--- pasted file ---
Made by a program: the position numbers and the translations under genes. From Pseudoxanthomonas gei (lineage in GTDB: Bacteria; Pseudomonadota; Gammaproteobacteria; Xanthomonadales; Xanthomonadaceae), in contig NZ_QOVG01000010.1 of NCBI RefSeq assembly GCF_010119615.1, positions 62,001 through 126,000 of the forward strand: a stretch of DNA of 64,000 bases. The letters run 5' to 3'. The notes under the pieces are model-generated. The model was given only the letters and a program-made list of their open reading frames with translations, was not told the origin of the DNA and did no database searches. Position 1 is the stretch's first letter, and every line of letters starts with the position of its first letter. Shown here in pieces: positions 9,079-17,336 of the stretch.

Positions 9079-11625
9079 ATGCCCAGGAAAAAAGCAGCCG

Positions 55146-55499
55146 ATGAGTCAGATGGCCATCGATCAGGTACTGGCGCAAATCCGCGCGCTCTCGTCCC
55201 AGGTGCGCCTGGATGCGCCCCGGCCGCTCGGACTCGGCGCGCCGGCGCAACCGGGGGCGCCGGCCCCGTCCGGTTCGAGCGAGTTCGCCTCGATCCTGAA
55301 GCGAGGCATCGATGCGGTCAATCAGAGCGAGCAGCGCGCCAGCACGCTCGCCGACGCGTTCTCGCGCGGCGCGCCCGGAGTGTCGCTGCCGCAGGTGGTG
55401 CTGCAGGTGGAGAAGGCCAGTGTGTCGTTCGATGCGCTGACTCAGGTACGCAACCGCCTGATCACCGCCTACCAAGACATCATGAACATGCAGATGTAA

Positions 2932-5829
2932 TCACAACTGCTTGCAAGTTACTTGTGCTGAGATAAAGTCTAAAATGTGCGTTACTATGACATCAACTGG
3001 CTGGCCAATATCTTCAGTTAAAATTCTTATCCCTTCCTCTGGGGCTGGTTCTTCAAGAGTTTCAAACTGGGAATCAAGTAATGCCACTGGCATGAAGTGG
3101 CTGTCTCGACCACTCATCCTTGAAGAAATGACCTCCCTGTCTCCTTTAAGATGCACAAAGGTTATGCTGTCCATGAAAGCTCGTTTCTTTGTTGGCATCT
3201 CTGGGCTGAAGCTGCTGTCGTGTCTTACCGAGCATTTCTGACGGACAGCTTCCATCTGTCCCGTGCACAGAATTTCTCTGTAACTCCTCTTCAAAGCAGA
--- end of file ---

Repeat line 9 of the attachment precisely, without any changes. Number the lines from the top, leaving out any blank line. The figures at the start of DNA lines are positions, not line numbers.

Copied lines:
Positions 2932-5829